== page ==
Revocable Vs Irrevocable Trust: What’s the Difference?

What is a Trust?

A trust is a separate legal entity that a person sets up during their lifetime to manage their assets. Its purpose is to ensure that a person's assets will be used and distributed in a way they deem appropriate. Once a trust is set up and assets are placed in it, a third party, known as a trustee or successor trustee, manages them based on the guidelines laid out when the trust was formed.

Revocable Vs Irrevocable Trust

What is a Revocable trust?

A revocable trust, also known as a living trust, is essentially a type of trust known for its flexibility of allowing you to make changes anytime you would like, so long as you are competent. For example, if you would like to add more assets or beneficiaries to your trust, you are able to do that easily and at any point. Many grantors also appoint themselves as the initial trustee of their will, which allows them to use and control their property while they're still alive. In a case like this, you would also choose a successor trustee who you trust to manage your assets when you are no longer able to. It is also important to note, once you pass away your revocable trust becomes irrevocable which means generally no further changes can be made. 

Though there are many benefits to a revocable trust, there are also some key disadvantages. Since grantors have so much control over their assets in a revocable trust, the assets are considered part of your taxable estate. Thus when the owner passes away, it can be subject to state and federal estate taxes. In addition, assets in a revocable trust are also not protected from creditors or lawsuits. This means that if you are sued or owe any debt, assets can be ordered to be liquidated to pay these settlements which can take away value from your trust. 

What is an Irrevocable trust?

In contrast to the flexibility of a revocable trust, an irrevocable trust is a type of trust that, once executed, generally cannot be altered. However, if you believe there is good reason or circumstance to make a change in the trust, almost always an approval from court or all beneficiaries is required. This also essentially means once your assets are in the trust, you no longer have full control or freedom to make revisions.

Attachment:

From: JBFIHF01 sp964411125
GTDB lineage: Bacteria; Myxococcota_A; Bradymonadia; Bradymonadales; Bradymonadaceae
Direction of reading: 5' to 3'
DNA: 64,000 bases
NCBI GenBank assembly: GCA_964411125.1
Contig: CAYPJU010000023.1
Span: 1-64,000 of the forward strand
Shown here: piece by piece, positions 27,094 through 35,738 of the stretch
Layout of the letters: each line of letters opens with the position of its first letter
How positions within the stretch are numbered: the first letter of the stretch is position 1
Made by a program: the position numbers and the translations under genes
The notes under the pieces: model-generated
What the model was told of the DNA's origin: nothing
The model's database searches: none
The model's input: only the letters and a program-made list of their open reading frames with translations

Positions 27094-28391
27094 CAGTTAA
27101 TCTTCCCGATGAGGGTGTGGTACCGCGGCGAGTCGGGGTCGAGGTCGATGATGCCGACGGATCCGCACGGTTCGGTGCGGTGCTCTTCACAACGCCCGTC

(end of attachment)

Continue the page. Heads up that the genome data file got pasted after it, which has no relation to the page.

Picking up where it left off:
Though irrevocable trusts can be more complicated because of its inflexibility, it does come with some key advantages. Since grantors lose full control of their assets, once put into the trust they are no longer part of your taxable estate. This means once the owner passes away, their assets will not be subject to state or federal estate taxes. In addition, assets in the trust are also protected from creditors and legal judgment, meaning you don't have to worry about lawsuits or any creditors claims. 

Key Differences

There are some key differences between revocable and irrevocable trusts that are important to consider aside from flexibility of alterations. In a revocable trust, a grantor may also name themselves as a trustee, while in an irrevocable trust they are not able to do so. Revocable trusts are also kept private within a family, while documentation can be taken when creating an irrevocable trust if it goes through probate or another legal proceeding. Grantors also have more control of their assets in a revocable trust than they would in an irrevocable trust. However, an irrevocable trust offers more protection from taxes and creditors than a revocable trust does. 

What type of trust should you choose ?

When it comes to deciding what trust suits you best, it can be stressful and there are also a lot of factors you must take into account. For example, some may be more comfortable giving up full control of their assets while others may want more control. It's important to lay out all your options and see which one is most beneficial for you. If you are looking for assistance as to what trust is most favorable for you, contact Estate Planning Attorney Inna Fernshteyn at (718) 333-2394

Law Office of Inna Fershteyn and Associates, P.C.
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